The popular Falls and Splendour in the Grass festivals have a permanent home after the state’s Independent Planning Commission (IPC) today signed-off on a $42-million development application for North Byron Parklands (NBP).
The approval will see both Splendour and Falls increase in size to 50,000 and 35,000 punters respectively .
The announcement comes just over a week before the state election and a day after Splendour (which is now run by a different organisation to NBP) called on its followers to throw out the Coalition government, which it said was ‘not willing to work with the music industry’.
A number of other music promoters have taken their festivals interstate rather than accept the additional, onerous conditions contained in the Coalition’s new ‘safe festival’ policy.
By contrast, Labor have promised to work with the industry and appoint a minister for the night-time economy.
In its statement, issued on Wednesday afternoon (March 13), the Commission said it had put in place ‘strict conditions of consent to address residents’ concerns about crowd numbers, noise, traffic and sewage and wastewater management – and to achieve appropriate environmental and social outcomes’.
Billinudgel Property Pty Ltd (the applicant) lodged a state significant development application with the Department of Planning & Environment (DoPE) for the ongoing use of the site on Tweed Valley Way, Yelgun, for up to 20 event days per year.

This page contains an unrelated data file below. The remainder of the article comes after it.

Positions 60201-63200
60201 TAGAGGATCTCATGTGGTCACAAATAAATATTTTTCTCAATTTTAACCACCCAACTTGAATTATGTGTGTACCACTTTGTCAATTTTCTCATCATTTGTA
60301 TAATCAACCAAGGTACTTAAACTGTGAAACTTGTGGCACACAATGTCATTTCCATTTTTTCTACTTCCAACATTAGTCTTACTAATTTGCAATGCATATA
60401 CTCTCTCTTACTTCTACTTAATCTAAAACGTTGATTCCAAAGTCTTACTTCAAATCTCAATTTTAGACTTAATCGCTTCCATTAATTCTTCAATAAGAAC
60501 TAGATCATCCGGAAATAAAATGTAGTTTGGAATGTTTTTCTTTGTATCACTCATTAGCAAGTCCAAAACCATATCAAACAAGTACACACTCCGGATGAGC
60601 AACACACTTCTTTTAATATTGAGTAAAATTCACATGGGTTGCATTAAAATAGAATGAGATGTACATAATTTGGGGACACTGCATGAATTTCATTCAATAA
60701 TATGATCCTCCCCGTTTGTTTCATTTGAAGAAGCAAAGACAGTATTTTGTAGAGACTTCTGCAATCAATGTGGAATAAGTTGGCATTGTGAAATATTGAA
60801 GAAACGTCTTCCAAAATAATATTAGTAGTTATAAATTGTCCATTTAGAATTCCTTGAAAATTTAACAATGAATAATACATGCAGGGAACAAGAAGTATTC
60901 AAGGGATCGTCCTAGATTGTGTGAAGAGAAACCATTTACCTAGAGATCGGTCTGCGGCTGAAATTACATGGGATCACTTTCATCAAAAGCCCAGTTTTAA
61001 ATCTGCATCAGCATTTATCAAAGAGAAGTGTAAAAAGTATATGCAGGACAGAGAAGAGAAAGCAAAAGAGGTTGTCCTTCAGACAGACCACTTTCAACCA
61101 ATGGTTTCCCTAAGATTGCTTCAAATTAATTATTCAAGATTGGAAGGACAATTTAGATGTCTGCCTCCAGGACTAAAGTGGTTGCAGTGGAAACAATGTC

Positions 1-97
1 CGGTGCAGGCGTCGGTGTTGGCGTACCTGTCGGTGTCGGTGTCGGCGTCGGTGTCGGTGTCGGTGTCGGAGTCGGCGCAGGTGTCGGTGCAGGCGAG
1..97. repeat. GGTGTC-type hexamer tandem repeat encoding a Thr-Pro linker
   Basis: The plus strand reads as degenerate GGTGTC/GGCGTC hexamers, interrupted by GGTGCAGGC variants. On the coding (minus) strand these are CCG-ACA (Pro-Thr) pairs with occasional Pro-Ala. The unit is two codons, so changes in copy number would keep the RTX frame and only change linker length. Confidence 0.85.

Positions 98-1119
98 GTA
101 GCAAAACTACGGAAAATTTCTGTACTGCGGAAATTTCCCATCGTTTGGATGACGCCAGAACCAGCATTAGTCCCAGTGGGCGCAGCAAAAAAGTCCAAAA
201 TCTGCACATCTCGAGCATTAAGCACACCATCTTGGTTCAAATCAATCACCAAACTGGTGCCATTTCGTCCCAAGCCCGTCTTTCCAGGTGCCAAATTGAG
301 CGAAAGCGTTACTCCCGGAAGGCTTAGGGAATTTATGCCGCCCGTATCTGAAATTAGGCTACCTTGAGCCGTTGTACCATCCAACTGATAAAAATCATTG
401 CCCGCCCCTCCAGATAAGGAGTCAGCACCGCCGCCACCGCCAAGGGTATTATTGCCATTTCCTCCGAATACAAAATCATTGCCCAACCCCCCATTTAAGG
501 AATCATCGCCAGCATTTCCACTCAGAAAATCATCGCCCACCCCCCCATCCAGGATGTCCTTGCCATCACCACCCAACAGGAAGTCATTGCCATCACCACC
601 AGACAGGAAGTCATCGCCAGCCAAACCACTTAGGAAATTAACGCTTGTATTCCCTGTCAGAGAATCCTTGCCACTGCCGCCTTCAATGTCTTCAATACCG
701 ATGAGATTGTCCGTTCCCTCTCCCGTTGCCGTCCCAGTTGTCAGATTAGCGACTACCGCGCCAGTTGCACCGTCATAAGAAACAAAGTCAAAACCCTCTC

It had previously received approval from the former Planning Assessment Commission to host outdoor events there on a trial basis for five years.
DoPE referred the matter to the IPC for determination after receiving 7,204 submissions – 118 of them objections, including from both Byron and Tweed shire councils.
All of the applicant’s proposals were approved, except the development of its own sewerage and wastewater plant, which was withdrawn.
Details of approval
The IPC’s approvals include that:
- Falls and Splendour can continue to be held over a maximum of five days each. Total maximum daily patron numbers will rise to 35,000 and 50,000 respectively – the latter being a staged increase, ‘conditional on the applicant demonstrating its management and mitigation measures are effective’;
- NBP can also host three ‘medium’ event days for up to 25,000 patrons per day, five ‘small’ event days for up to 5,000 patrons per day, and two ‘minor’ day-long community events for up to 1,500 patrons; and
- an administration building, conference centre, road and transport infrastructure and other amenities will be built within the Parklands ‘to support the staging of events on site’.
IPC Chair, Professor Mary O’Kane AC, appointed a three-member panel, comprising Professor Richard Mackay AM (Panel Chair), Ms Catherine Hird and Mr Andrew Hutton, to scrutinise the application.
They met with the applicant, DoPE and representatives of both councils, and inspected the site and surrounding area.
‘After carefully considering all the evidence, the Commission has today (Wednesday 13 March 2019) determined to approve the application, subject to conditions,’ the statement said.